Anyone attempting to visit the United States as a student, businessman or tourist knows that getting a visa can take weeks or months, and involve several visits to a U.S. embassy or consulate. U.S. officials say they are aware of the need to improve visa and other services for visitors, and that they are making concerted efforts toward that end.
At a time of weak economic growth and fiscal austerity, Democratic Senator Amy Klobuchar of Minnesota says America cannot afford to take tourists and other foreign visitors for granted.
"This is about jobs. Each foreign visitor to our country spends an average of $4,000,” Klobuchar said. “We are talking about some serious money. In 2009 alone, spending by overseas visitors supported some 900,000 American jobs, and paid $23 billion in wages to American workers."
Klobuchar is Chairwoman of the Senate Commerce Subcommittee on Competitiveness, Innovation, and Export Promotion. She says that from 2000 to 2009, America’s share of global tourism fell by almost a third, costing the country hundreds of billions of dollars in lost revenue and hundreds of thousands of jobs.
Last year, President Barack Obama signed into law the Travel Promotion Act, which set up a public-private partnership to attract more visitors to the United States. At a hearing last week, Klobuchar said the initiative can work only if U.S. visa-granting procedures are improved.
"It doesn’t do much good to promote the U.S. to foreign travelers when those foreign travelers can’t get a visa for months to visit the United States of America. In a recent survey, 73 percent of respondents said they would not visit the U.S. if they knew it would take them two-to-three months to get a visa,” Klobuchar stated. “Well, sadly, in several countries, that is how long it is taking."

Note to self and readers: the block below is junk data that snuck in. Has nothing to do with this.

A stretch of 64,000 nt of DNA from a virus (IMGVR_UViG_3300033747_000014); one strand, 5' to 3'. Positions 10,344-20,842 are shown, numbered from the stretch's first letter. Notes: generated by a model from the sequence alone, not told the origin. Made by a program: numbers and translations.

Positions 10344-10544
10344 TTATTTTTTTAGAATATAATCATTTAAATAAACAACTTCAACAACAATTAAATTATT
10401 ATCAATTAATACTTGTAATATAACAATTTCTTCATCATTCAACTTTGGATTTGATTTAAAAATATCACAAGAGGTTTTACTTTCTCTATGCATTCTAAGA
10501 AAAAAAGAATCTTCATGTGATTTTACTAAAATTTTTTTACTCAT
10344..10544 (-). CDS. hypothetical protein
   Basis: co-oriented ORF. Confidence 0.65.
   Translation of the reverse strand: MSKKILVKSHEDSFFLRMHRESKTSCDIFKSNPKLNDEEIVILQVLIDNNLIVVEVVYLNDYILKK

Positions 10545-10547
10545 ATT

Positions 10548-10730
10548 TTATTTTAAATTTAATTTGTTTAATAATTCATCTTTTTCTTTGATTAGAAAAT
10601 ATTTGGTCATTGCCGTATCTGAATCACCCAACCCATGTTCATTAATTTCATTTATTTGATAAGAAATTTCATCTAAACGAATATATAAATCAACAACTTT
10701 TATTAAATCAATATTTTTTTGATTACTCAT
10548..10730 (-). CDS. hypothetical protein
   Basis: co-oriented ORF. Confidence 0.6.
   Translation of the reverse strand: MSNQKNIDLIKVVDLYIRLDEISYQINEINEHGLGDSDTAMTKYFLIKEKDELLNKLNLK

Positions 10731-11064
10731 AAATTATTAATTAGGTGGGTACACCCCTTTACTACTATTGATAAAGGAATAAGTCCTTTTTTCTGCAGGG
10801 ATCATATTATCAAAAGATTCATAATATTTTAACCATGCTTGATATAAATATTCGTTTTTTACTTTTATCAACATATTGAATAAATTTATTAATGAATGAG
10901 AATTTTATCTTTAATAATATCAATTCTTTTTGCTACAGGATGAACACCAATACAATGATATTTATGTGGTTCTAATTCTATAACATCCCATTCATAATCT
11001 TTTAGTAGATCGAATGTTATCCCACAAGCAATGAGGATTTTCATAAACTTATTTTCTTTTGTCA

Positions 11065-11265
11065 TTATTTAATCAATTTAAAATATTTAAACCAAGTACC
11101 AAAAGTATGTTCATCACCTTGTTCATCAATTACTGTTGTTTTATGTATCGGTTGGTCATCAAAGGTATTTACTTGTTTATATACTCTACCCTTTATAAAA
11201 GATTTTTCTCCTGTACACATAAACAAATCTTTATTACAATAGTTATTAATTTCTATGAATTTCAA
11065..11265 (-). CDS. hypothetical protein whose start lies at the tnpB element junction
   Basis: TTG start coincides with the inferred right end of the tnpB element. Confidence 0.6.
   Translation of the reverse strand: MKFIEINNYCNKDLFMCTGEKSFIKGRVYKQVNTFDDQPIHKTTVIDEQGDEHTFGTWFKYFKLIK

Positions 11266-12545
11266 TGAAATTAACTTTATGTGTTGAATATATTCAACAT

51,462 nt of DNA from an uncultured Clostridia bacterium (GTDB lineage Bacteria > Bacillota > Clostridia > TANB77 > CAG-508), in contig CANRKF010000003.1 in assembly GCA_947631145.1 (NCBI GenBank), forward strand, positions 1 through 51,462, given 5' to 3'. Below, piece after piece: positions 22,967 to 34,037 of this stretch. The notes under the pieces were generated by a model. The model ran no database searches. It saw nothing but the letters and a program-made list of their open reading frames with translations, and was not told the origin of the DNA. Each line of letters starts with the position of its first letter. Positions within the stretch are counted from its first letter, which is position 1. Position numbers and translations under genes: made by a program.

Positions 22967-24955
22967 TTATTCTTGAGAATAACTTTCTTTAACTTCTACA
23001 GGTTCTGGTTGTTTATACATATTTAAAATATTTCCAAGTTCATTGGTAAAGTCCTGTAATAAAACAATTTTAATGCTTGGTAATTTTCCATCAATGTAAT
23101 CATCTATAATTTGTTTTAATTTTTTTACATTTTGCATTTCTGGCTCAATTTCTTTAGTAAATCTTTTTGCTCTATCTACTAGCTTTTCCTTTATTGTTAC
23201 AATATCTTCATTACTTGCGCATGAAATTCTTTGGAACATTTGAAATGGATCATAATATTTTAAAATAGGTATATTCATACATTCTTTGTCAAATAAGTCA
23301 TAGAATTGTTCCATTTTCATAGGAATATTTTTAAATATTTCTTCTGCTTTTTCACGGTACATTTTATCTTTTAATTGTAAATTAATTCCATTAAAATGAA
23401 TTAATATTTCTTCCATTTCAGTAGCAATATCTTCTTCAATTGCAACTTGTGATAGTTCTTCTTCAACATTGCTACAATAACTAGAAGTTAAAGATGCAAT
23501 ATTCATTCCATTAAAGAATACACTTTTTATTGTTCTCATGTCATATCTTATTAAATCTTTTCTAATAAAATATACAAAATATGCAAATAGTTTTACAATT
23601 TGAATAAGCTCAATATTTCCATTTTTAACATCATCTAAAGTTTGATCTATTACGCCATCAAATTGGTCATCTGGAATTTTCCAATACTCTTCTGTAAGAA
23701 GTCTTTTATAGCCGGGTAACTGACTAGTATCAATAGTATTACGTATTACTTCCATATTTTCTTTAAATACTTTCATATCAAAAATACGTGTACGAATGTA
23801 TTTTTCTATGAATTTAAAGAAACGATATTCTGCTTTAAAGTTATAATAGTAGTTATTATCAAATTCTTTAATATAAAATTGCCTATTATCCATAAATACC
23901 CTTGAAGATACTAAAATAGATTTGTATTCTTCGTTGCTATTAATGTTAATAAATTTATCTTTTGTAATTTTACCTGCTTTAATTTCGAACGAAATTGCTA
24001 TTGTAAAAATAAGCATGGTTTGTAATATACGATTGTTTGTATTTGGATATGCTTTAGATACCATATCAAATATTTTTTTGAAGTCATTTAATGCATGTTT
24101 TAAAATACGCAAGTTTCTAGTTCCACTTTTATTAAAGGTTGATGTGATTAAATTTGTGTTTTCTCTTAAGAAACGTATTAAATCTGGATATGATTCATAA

U.S. officials testifying before the subcommittee spoke of efforts to expedite visa applications and boost consular staffing levels. They also pointed to a growing number of countries, currently three dozen, taking part in a visa waiver program that eliminates the need for a U.S. visa for many types of travel.
The State Department’s Deputy Assistant Secretary for Visa Services, David Donahue, says these efforts have helped reverse the decline in the number of foreign visitors to the United States.
"In 2010, 60 million international visitors entered the United States -- a 17 percent increase from 2006. Demand for visas climbed at a dramatic pace in the world’s fastest-emerging economies. Since 2005, visa issuance in China has doubled, and increased by 50 percent in India, 52 percent in Russia, 24 percent in Mexico, and more than 50 percent in the Middle East and North Africa. In Brazil, visa issuance has nearly tripled," Donahue explained.
But Donahue added that the need for prompt visa processing must be balanced against America’s need to scrutinize everyone entering the country following the 2001 terrorist attacks on New York and Washington. For instance, he noted that some have suggested adopting video conferencing technology so that U.S. officials can interview visa applicants from afar, rather than forcing them to visit U.S. consulates. Donahue said that from a security standpoint, that idea is ill-advised.
"The purpose of the in-person interview is to really assess the person standing in front of you and make a determination whether they are going to use the visa properly," he explained. "And in a two-dimensional Skype-type situation, even with the best technologies, we do not believe we will be able to make those decisions. It is a three-dimensional live presence that we feel is important."
To reduce aggravation and delays after visitors arrive in the United States, the former Bush administration established a "Model Ports of Entry" program. Under the program, additional Customs and Border Protection officers have been deployed to the nation's busiest international airports. Inspection areas have been revamped to make them more welcoming, and express lanes have been established for arriving visitors who need to make connecting flights.